Many additional methods have been proposed, including the Linzenmeier method, the Graphic or Cutler method, the Wintrobe-Landsberg method, and the Landau method. Only the Westergren and Wintrobe methods are common today. The Wintrobe method uses tubes of only 100 mm long with a smaller bore (thinner tube) than standard Westergren tubes. It is considered less sensitive than the Westergren.
Although the Westergren method is commonly used for determining the ESR, it is time-consuming, and there is room for error. In an attempt to find faster and more reliable means of obtaining the ESR, newer methods have evolved. Some methods utilize a centrifuge and automated machines and can produce results in as quickly as 5 minutes.
The micro ESR is a method of obtaining the ESR using capillary tubes and quicker testing times. This method uses 4 drops of capillary blood drawn from a finger poke that is then mixed in a 4:1 ratio on a slide with a 3.8 percent sodium citrate solution. The sample is then drawn into a 7.5-centimeter heparin-free microhematocrit capillary tube. The results are measured at just 20 minutes and then adjusted to predict conventional ESR values from the micro ESR value.
Other automated methods for determining the ESR have become available. One study indicated that fewer labs are using the unmodified Westergren technique, and automated results using machines could differ from conventional results by 142%.
Several new automated and semi-automated techniques have become available for determining the ESR that are safer and faster with a higher level of accuracy. The International Council for Standardization in Haematology (ICSH) has reviewed the accuracy and consistency of over a dozen methods. Recommendations have been made for the manufacturers for the validation of new ESR methods. Recent studies indicate that automated measurements of the ESR have high comparability with the Westergren method. Many automated machines do not measure sedimentation, but rather calculate a mathematically derived rate based on aggregate measurements in the early stages of RBC clumping (rouleaux formation). It will be up to the manufacturers and health care facilities to make sure that the new procedures are validated and verified.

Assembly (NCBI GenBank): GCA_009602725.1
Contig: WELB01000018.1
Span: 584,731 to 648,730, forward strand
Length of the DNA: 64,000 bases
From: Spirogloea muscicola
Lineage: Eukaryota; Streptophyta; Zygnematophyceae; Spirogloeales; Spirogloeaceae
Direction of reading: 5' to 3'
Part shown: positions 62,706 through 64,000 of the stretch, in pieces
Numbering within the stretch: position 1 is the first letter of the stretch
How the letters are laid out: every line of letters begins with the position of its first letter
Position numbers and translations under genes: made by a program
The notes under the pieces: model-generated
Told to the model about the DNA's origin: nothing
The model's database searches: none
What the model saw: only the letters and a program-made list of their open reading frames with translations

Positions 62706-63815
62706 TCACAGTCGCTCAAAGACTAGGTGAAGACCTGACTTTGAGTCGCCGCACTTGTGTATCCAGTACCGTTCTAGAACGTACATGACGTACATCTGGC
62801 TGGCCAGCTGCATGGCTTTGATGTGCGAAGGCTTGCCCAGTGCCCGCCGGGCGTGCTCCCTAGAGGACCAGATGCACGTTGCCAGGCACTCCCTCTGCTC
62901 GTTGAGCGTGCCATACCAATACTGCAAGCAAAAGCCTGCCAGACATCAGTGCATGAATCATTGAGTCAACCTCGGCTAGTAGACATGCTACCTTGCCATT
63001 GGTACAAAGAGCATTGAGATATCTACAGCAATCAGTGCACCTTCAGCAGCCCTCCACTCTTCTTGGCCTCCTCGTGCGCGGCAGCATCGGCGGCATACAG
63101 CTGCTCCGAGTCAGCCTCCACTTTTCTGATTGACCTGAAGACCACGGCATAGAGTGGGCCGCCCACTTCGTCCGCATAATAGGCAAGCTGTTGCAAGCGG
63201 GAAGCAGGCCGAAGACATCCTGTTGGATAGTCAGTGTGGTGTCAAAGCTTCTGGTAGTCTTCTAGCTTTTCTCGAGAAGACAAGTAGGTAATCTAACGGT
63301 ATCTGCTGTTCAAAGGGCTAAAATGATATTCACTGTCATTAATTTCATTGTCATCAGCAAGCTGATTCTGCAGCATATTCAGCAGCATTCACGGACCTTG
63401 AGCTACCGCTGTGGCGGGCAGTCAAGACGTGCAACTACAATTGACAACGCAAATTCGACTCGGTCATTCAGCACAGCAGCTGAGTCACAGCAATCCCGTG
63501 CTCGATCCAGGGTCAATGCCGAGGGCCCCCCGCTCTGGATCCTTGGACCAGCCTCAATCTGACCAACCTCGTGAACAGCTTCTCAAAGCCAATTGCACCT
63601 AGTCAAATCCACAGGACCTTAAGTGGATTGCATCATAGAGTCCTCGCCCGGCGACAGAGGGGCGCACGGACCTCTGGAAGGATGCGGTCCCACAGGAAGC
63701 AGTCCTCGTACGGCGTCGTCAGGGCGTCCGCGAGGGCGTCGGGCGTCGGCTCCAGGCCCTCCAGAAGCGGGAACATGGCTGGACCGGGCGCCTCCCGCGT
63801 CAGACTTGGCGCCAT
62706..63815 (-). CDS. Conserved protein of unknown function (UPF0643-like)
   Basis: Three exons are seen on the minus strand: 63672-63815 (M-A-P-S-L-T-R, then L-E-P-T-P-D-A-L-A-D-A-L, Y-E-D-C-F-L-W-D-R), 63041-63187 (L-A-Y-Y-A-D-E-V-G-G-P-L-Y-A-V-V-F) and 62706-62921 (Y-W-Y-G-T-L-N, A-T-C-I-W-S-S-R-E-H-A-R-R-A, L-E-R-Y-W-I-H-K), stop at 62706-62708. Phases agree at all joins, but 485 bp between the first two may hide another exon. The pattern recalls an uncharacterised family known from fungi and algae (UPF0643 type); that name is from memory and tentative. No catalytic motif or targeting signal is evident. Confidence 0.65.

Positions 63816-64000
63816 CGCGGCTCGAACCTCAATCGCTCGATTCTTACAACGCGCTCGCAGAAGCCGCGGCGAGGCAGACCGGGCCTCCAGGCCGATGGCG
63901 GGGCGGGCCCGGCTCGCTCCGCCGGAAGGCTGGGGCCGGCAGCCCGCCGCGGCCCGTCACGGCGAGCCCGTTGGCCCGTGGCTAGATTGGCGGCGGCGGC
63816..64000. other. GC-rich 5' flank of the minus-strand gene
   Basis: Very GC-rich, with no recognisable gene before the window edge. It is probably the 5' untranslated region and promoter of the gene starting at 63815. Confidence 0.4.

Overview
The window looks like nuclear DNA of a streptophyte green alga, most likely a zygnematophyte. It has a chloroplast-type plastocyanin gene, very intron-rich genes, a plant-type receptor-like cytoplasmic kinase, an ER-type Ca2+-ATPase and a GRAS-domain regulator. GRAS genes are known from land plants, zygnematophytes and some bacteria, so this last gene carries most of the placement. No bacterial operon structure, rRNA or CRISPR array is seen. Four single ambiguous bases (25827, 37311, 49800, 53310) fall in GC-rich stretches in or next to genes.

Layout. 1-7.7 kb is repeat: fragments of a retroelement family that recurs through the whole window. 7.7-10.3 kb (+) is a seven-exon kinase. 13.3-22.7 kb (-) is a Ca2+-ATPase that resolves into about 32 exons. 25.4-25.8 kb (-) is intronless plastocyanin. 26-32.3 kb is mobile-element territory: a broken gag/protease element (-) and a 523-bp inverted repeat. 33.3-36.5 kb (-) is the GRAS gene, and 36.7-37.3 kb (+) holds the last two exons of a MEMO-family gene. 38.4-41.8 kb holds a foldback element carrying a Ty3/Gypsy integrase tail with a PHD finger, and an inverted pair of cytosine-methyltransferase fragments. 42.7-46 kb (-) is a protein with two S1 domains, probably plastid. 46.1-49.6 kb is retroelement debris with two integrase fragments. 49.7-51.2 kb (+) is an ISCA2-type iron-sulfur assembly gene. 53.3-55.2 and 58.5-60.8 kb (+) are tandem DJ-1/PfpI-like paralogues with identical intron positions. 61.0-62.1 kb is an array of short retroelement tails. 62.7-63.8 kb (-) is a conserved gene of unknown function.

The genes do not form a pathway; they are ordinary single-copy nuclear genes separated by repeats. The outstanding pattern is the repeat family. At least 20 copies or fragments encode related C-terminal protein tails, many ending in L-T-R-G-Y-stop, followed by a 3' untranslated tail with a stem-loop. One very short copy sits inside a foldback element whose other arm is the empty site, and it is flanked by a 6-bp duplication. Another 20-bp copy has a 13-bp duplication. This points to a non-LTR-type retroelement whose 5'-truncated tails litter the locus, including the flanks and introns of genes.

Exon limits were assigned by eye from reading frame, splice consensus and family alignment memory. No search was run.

Technical factors, such as seasonal variations in room temperature, time from specimen collection, tube orientation/ inclination, and vibration, can affect the results. A higher room temperature decreases blood viscosity and may increase the ESR. Direct sunlight can increase the ESR. A tilted ESR tube and vibrations may also cause an increase in the ESR value. An angle of 3 degrees from vertical can increase the ESR by 30 percent. Improper filling of the ESR tube may cause bubble formation and an increase in the ESR value. A blood sample that is allowed to sit too long before starting the test will cause RBC sphering and a decrease in the ESR value. The test should be run within two hours of collection. A clotted blood sample will inhibit rouleaux formation and decrease the ESR. The use of ESR tubes with inconsistent internal boreholes can be sensitive to clumps of RBCs and may lead to variations in the ESR results. Icteric blood samples (drawn from patients with liver disease) will produce a dark yellow plasma that may be difficult to differentiate from the sedimented RBCs upon direct inspection. Likewise, hemolysis (damaged erythrocytes) will cause the hemoglobin to leak into the plasma and subsequently turn the plasma red, making it difficult to differentiate from the sedimented RBCs.
As with other tests, the actual reference range used for the ESR should be established by the laboratory performing the test.
The ESR is typically higher in females than in males and increased gradually with age.
Several factors may influence the ESR. Females tend to have slightly increased erythrocyte sedimentation rates compared to males. Pregnancy and aging may also increase the ESR. Anemia, RBC abnormalities, technical factors such as tilted ESR tubes, increased temperature of the specimen, and dilution errors may increase the ESR.
The ESR is neither sensitive nor specific as a general screening test. Because an elevated ESR may occur in multiple clinical settings, it is meaningless as a stand-alone laboratory value. Furthermore, some patients who have malignant lesions, serious infections, or significant inflammatory disorders may have normal ESR values. An ESR level that is elevated should heighten the practitioner's index of suspicion of the potential for underlying illness. This may include: